In the US and other rich nations of the world, there have been striking and important changes in the growth and age patterns of labor income and consumption. These changes call for explanations that are not yet available, but will be explored as part of this project. The top panel of Figure 1 shows NTA age profiles of labor income (including wages, salaries, fringe benefits, and 2/3 of self-employment income, averaged over males and females and including 0’s) based on data from 1981 through 2011.
Age is on the horizontal axis from 0 to 90, and each line gives the labor income of a birth cohort. Cohorts born after 1970 have stagnating labor income (the lines lie on top of one another), but earlier-born cohorts (those now at older ages) have rising labor income, most rapidly at ages 60+. However, the lower panel shows the striking result that each generation, including those born after 1970, experienced higher consumption (including private expenditures plus public in-kind transfers such as education and health care) than those before.
Consumption at older ages has risen very rapidly relative to younger ages. What accounts for this? Increased public transfers? Reduced saving? Increased bequests? Lower fertility? We expect to be able to decompose the changes into components such as public and private education, health care, and other forms of consumption to assess the role of each in these trends. We can also look in more detail at the kinds of consumption by age during earlier historical periods.
For example, Figure 2 shows the cross-sectional age profile of consumption from age 0 to 90 broken down into private and public consumption. Private includes private health care, private education, and services from owner-occupied housing, as well as a large category of “private other”. Public includes publicly funded health care (mainly above age 65 in the US), public education, and public “other” which is all else, allocated equally across all ages. It is striking that in 1960 the elderly consumed far less than younger adults, whereas by 1985 the elderly consumed far more than younger adults, a pattern that had grown even stronger by 2015.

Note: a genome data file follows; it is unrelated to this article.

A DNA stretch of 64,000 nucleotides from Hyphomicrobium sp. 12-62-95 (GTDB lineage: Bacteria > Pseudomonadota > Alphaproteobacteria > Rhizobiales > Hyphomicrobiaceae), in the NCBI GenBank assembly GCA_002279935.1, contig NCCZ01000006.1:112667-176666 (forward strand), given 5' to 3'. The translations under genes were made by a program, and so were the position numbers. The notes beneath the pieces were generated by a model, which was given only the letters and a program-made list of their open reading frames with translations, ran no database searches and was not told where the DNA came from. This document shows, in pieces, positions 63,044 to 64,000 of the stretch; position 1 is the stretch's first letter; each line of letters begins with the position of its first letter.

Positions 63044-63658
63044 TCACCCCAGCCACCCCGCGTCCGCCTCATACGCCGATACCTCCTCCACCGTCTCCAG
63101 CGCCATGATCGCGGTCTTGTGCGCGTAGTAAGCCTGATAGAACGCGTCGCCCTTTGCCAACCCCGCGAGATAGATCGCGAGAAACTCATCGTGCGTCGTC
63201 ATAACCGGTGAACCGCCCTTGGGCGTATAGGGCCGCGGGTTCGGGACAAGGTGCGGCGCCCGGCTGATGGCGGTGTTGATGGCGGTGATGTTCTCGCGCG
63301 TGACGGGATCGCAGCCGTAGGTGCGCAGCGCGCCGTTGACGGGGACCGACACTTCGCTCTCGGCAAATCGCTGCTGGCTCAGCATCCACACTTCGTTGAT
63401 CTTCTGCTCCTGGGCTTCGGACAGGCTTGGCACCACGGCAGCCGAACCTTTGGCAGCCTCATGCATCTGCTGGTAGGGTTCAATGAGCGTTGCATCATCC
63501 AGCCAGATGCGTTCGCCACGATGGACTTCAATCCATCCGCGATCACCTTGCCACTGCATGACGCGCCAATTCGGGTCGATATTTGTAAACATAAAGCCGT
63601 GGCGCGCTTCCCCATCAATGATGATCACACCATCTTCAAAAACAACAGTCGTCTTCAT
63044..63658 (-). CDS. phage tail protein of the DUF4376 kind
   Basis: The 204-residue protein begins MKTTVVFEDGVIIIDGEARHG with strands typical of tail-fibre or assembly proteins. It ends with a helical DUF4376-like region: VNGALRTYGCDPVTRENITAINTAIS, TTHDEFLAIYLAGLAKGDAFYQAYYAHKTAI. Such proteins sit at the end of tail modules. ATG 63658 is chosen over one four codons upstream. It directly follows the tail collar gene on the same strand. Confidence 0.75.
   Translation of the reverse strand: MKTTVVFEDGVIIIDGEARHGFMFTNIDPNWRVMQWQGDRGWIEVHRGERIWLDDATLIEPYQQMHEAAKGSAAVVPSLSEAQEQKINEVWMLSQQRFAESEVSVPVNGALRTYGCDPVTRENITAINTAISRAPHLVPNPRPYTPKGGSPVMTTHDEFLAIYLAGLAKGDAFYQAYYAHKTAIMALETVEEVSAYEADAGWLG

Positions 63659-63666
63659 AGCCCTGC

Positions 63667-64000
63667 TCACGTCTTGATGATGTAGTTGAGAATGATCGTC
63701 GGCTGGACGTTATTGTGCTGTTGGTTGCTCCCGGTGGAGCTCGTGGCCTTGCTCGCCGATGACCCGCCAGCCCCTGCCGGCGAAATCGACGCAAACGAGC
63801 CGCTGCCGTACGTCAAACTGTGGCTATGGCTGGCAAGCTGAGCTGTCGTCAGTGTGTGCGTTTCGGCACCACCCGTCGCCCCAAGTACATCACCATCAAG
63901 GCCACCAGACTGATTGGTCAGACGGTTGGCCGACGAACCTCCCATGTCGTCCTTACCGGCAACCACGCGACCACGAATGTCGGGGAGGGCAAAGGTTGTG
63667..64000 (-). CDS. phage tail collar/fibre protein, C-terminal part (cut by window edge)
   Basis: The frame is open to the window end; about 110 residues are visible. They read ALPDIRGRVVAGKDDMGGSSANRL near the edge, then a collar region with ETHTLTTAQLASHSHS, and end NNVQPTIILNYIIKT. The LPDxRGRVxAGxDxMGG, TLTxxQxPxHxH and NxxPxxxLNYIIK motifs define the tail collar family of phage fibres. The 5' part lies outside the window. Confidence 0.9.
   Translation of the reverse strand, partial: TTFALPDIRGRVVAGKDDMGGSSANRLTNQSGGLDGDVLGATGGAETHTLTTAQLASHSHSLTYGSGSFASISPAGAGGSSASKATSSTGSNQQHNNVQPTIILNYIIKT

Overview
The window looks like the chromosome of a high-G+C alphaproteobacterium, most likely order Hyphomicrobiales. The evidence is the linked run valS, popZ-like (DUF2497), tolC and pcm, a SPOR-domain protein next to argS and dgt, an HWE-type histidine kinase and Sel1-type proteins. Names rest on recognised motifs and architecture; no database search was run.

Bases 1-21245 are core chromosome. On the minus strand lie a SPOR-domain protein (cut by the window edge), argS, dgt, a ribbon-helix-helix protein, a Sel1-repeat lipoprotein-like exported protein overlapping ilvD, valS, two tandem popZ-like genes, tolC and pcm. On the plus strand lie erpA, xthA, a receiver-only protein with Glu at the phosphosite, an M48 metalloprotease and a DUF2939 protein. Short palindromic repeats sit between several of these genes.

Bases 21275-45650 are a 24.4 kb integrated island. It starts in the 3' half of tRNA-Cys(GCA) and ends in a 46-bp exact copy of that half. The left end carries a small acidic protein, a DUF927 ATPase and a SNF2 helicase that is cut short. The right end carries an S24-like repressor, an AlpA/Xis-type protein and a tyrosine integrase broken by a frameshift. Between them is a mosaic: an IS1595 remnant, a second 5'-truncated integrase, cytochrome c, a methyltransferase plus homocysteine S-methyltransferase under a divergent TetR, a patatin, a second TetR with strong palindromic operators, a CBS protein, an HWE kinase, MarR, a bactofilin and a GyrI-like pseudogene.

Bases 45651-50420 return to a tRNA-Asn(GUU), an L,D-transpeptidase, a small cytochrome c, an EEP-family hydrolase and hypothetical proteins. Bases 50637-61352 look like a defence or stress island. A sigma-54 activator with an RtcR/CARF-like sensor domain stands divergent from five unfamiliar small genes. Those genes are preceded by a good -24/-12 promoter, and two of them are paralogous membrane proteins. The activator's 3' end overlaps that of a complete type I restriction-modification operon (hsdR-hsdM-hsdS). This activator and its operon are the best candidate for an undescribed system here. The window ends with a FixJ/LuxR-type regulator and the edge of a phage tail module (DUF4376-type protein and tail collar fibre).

The ratio of consumption at age 90 to consumption at age 25 more than doubled from 1960 to 2015. The greatest part of increased consumption at older ages is due to increased spending on health care, mainly public spending but also private spending. However, we also see that private “other” rose, perhaps reflecting the increasing coverage and generosity of the public pension system. We can also see an impressive increase in public education combined with an increase in private education spending mainly for higher education. Overall, public sector transfers to the elderly appear to be the dominant driver of these important changes. Our future work will provide more details on changes in public and private transfers over this period, and provide estimates on an annual basis from 1981 through 2017.
Figure 2. The changing age profile of per capita consumption and its composition in the US for 1960, 1985 and 2015